RadLab 2 Bitmap Painter Proof-Of-Concept

One of my goals for RadLab 2 is to have a local adjustments feature – a way for users to paint an effect onto (or off of) certain areas. This is a fundamentally important part of good photo editing, and the only reason RadLab 1 is useful without it is its Photoshop integration; but RadLab 2 is to be a standalone app, so that means I need to climb that mountain. And I did. Here’s the prototype app, and a brief explanation of what it does:

For a traditional photo editor, this would mean making a bitmap paint engine – the user drags the mouse around, and as you receive mouse events, you stamp a bitmap image onto the canvas at regular intervals to create the smoothed brushstroke. In RadLab, however, it’s a bit tricker than that. RadLab’s adjustments are masks, which get used by the filter rendering chain to affect the strength of an filter in a particular area. For instance, when the user paints to strengthen a filter’s effect in a particular area, RadLab has to maintain a mask for that filter, and increase the value of the mask where the user paint. Then, when the preview image gets redrawn, the filter chain can reference that mask to determine how strong the effect should be, pixel-by-pixel. So that’s one complicating factor – RadLab doesn’t draw the mask, but rather has to draw a bunch of (sometimes computationally expensive) stuff, of which the mask is just a part.

Second, RadLab is non-destructive. We need to be able to support undo and redo, but more than that, the user should be able to pick up their work on a particular photo later on. This means we need a way to store the mask. In a Photoshop workflow, you make layer masks, and Photoshop stores those in a .PSD file as raster data. I’m pretty sure it compresses the masks, but nonetheless, a document with many layer masks ends up becoming a HUGE file on disk. This is bad. Lightroom escapes this by storing its local adjustments as a list of brush dabs – a “blueprint” for recreating the mask – and this is the same strategy RadLab 2 will employ. So the brush engine needs to be able to store and recreate raster masks from a list of brush dabs.

Finally, a related concern is that RadLab doesn’t draw its previews at full-resolution, but rather draws them at the exact size they’re displayed in the UI. The user can zoom in to get a closer look at the image, and we resample and redraw the image at the current zoom ratio. The problem here is that masks are, potentially, VERY expensive to recreate. A user who has worked for a couple minutes, with a large brush radius, can easily wind up with thousands of individual brush dabs in their mask. Redrawing this, especially at a large size, can take several seconds (or longer). So we don’t want to spend several seconds redrawing masks every time the user changes the zoom level.

With those parameters in mind, I build a proof of concept for RadLab 2’s mask engine. It’s basically a bitmap paint engine that:

  • Features adjustable brush radius, feather, and flow,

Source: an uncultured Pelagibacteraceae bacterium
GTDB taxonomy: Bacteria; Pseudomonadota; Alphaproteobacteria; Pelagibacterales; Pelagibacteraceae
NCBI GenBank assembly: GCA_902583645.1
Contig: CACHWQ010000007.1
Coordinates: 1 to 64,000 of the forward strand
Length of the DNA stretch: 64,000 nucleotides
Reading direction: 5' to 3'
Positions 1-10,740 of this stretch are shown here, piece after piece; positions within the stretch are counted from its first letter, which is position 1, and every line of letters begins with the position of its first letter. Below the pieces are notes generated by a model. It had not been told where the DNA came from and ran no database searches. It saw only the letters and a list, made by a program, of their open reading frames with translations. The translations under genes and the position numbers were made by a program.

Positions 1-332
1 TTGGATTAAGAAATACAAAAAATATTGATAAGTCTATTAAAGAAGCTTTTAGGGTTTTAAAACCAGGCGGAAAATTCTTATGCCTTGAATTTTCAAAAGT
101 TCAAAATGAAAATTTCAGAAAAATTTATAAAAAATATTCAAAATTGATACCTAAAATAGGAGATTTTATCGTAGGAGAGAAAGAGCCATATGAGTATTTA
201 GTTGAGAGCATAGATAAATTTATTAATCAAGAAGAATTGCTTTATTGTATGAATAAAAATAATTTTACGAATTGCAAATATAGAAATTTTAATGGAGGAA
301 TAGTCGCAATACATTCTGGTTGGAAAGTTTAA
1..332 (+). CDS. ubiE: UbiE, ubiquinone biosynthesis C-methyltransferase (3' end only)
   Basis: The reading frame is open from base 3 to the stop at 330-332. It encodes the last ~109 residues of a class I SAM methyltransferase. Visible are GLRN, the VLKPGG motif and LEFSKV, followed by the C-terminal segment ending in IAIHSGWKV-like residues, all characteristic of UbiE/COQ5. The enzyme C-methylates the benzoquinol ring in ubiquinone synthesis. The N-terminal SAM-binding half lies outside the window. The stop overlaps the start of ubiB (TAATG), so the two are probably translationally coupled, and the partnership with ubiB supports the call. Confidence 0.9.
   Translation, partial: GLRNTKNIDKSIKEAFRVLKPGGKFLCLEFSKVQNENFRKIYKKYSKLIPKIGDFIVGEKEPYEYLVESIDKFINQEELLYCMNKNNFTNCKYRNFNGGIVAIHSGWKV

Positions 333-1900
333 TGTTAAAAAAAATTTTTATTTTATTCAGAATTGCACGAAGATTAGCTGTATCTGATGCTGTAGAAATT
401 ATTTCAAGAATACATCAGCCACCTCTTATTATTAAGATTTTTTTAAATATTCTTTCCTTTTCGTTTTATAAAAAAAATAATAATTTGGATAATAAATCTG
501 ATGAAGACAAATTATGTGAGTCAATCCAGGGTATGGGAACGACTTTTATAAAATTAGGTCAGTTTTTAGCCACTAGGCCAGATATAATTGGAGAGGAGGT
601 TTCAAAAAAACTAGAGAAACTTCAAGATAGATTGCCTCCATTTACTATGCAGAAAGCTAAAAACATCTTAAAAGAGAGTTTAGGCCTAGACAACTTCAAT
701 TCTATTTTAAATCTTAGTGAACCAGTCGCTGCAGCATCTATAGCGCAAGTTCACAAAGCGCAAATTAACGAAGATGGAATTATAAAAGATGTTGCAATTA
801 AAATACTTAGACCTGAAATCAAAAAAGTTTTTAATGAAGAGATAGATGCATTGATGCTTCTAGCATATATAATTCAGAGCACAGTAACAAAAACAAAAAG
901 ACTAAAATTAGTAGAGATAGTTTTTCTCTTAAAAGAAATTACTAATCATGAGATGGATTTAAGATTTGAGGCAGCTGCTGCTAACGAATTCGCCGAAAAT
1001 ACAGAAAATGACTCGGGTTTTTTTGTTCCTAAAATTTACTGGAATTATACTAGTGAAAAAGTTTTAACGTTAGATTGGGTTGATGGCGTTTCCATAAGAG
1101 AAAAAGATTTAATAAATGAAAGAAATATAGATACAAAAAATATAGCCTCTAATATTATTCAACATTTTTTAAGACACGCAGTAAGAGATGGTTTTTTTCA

• Can store and recreate masks from a list of brush dabs, and most crucially…
  • Can render a preview-sized mask and a full-resolution mask simultaneously and asynchronously, prioritizing the preview-sized mask, for realtime performance.

That ended up being the key – as we receive UI events, maintain the UI-sized mask for realtime updates, and in the background, maintain a full-resolution mask for when we need it. If the user zooms in, we make a reduced-size copy of the full-resolution mask, at whatever size we need, and then continue on. Say we have a UI-sized mask of 800x800px, for a full-resolution image of 4000x4000px. The user zooms in, and now the preview image is 1600x1600px. Instead of redrawing a mask from the original list of dabs at the new size, we just resample the 4000x4000px master mask down into the 1600x1600px buffer, and pick up from there. Visually, it’s identical. Computationally, it’s much cheaper, because we’ve been doing the “large mask” maintenance on a low-priority background thread while the user works.

And it works.

The other tricky bits here were finding the right formula for generating the brush bitmap, making the brush generation quick, and coming up with the right mechanics for the paint engine itself. Core Image provided the actual paint drawing code, but here are some highlights from the rest, in sexy, sexy Swift code:

Generating the brush bitmap

Full disclosure – math is not my strong suit, but I understand enough to fumble through problems like this. This uses a gaussian function (well, part of one, anyway) to generate the falloff toward the edge of the brush. I tried a handful of other methods, but they either bled too far outside the bitmap, didn’t look right, were too slow, or any combination of the above. Just creating a lookup table with the gaussian function we want to use, then applying that based on the pixel’s distance from the center (with linear interpolation), turned out to be both pretty fast and very, very pretty.

One expensive bit of this routine is calculating the distance of each pixel from the image’s center. Fortunately, we’re limiting ourselves to symmetrical brushes here, so I just render the top-left quadrant, and copy it into the other three (flipped as necessary). That doesn’t make it actually 75% faster… but close.